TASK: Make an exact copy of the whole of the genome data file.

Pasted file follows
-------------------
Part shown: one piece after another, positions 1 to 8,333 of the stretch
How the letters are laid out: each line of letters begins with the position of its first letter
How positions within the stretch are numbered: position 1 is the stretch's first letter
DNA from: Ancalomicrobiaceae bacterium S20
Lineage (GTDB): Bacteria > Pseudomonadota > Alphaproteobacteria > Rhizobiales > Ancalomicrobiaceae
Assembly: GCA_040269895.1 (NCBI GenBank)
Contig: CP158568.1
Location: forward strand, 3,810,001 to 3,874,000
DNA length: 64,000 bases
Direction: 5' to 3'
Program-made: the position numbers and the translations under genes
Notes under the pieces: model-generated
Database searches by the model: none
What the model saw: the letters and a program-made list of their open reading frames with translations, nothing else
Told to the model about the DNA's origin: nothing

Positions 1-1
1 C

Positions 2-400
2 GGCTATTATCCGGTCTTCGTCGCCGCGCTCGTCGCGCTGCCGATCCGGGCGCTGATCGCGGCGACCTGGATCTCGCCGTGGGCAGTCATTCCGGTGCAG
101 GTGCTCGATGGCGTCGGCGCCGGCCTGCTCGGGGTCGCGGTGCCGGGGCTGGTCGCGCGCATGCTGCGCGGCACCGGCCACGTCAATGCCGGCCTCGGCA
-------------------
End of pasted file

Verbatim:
Part shown: one piece after another, positions 1 to 8,333 of the stretch
How the letters are laid out: each line of letters begins with the position of its first letter
How positions within the stretch are numbered: position 1 is the stretch's first letter
DNA from: Ancalomicrobiaceae bacterium S20
Lineage (GTDB): Bacteria > Pseudomonadota > Alphaproteobacteria > Rhizobiales > Ancalomicrobiaceae
Assembly: GCA_040269895.1 (NCBI GenBank)
Contig: CP158568.1
Location: forward strand, 3,810,001 to 3,874,000
DNA length: 64,000 bases
Direction: 5' to 3'
Program-made: the position numbers and the translations under genes
Notes under the pieces: model-generated
Database searches by the model: none
What the model saw: the letters and a program-made list of their open reading frames with translations, nothing else
Told to the model about the DNA's origin: nothing

Positions 1-1
1 C

Positions 2-400
2 GGCTATTATCCGGTCTTCGTCGCCGCGCTCGTCGCGCTGCCGATCCGGGCGCTGATCGCGGCGACCTGGATCTCGCCGTGGGCAGTCATTCCGGTGCAG
101 GTGCTCGATGGCGTCGGCGCCGGCCTGCTCGGGGTCGCGGTGCCGGGGCTGGTCGCGCGCATGCTGCGCGGCACCGGCCACGTCAATGCCGGCCTCGGCA